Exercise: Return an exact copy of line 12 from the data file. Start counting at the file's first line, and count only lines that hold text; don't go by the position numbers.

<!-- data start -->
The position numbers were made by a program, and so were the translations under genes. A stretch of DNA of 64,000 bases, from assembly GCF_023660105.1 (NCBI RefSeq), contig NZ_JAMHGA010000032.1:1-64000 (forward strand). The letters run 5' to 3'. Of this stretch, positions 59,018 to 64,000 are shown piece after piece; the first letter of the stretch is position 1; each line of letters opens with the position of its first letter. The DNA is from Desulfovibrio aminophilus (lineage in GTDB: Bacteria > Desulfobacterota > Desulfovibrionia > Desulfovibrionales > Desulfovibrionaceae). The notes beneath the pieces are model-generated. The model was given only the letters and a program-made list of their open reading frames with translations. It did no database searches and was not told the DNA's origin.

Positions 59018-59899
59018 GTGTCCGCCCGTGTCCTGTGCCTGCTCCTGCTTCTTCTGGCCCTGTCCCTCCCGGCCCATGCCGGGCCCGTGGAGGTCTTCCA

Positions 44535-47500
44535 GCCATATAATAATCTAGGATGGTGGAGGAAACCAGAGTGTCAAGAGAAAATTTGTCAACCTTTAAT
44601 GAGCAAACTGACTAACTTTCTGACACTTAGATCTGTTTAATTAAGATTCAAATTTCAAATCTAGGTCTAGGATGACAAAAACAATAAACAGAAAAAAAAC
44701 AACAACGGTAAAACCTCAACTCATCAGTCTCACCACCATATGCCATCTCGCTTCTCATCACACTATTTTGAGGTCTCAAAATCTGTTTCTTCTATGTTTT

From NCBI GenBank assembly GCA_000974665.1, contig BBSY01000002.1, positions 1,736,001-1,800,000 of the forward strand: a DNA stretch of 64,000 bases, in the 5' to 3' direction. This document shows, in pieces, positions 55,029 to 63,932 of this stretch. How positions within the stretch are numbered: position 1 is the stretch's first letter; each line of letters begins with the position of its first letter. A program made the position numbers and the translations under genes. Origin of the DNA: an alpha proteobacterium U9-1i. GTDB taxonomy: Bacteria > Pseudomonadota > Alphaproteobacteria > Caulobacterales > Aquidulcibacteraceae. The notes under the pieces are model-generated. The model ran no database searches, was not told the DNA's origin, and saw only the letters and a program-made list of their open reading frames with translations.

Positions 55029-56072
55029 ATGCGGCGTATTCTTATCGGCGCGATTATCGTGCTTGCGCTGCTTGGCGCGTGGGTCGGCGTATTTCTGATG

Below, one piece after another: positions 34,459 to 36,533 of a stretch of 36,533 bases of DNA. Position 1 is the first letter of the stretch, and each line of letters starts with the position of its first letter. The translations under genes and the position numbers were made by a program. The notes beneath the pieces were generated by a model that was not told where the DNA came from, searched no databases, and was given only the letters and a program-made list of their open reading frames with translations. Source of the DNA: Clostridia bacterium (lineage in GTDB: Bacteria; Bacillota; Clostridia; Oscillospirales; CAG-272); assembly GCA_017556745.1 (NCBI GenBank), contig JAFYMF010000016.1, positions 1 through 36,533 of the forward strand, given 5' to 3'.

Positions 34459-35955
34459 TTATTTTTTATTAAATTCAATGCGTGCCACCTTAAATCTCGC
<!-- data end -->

Positions 34459-35955